It can be hard to decide if a nursing home is right for you or your loved one just by thinking about what is important and doing research. A visit to the nursing home is very important before making a final decision. Make sure that you are satisfied with the facility before you let your loved one go there or you go there yourself.
You may want to visit several different nursing homes, then go back for a second visit to a few after you have narrowed the list. You may want to consider making a second visit unannounced, and at a different time from the previous visit—for instance, one in the midmorning and one in the evening. Remember, it is the job of the representative to sell you on the facility. It is your job to ask the right questions.
Use your senses.
The most important thing during the visit is to look around. Do the residents look like they are being well cared for? Are they out of bed? Are they participating in activities? Are things clean and tidy? Are the residents interacting with each other?
How does the nursing home smell? Are there unpleasant odors?
How does the place feel to you? Trust your instincts. Do residents look happy? Do there seem to be positive interactions between residents and staff? Do the staff look happy? Does there seem to be a sense of community?
What sounds do you hear? Is there a lot of noise in the halls? This can keep your loved one from sleeping, which can lead to confusion and delirium. Are patients crying out? How are the nurses and staff verbally responding? Are they respectful?
Meet with people. Specifically you will want to meet with the administrator and nursing director. Meeting with physical and occupational therapists may also be important if they will play a role in your or your loved one’s recovery. As well, if there are specific needs, such as wound care, make sure there is a certified wound care nurse and meet with him or her. You will also want to make sure there is a social worker or other resource available who can help navigate the finances, such as billing insurance, Medicare, and Medicaid.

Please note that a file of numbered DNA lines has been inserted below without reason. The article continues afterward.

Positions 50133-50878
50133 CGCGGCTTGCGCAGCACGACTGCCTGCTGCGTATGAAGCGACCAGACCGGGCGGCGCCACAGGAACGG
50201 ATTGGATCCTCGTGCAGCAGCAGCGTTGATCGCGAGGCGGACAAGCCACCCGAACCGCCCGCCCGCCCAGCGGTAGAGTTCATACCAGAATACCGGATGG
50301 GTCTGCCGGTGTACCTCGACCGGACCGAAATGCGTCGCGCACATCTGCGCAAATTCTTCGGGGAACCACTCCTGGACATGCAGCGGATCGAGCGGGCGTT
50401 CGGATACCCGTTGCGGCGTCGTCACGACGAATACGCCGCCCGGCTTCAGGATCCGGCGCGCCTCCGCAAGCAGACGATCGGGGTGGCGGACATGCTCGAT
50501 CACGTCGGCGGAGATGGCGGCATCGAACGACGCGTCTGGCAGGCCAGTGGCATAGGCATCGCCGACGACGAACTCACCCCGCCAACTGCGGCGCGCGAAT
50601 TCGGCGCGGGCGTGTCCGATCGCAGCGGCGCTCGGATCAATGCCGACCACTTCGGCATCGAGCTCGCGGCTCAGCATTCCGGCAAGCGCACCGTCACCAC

Especially for long-stay nursing homes, ask to meet with a representative from the family council. Ask this person about the nursing home culture, responsiveness of staff and administrators, and overall quality of life at the nursing home. You may also ask this person specific questions related to any aspect of life at the nursing home that is particularly important for your loved one.
Ask to visit a typical resident’s room, the gym, community room, dining room, and any other space that is important. Are the areas spacious, clean and well furnished?
Ask questions. After talking with your loved one about what is important to him or her, ask specifically about these things. Use the resources on this website for short-stay nursing homes and long-stay nursing homes to guide your questions.
Be sure and ask about costs. Ask what is included and what is not included. Ask about levels of service or amenities and their costs. Do not assume that something is included in the basic cost of room and board, because it may not be. You may be surprised to find that things like wound care or special meals are not included in the basic cost.
The Centers for Medicare & Medicaid Services (CMS) has a website called Nursing Home Compare. If any of the measures for the nursing home are 3 stars or less, ask about it. Ask what is being done to improve the nursing home. Ask if the nursing home has been fined or if there have been penalties.
If you see this symbol beside the name of a nursing home on CMS Nursing Home Compare, that means the nursing home has been cited for resident harm, abuse, or neglect. Ask about this. Ask what has been done to correct the problem and what measures are currently in place to prevent it from happening again.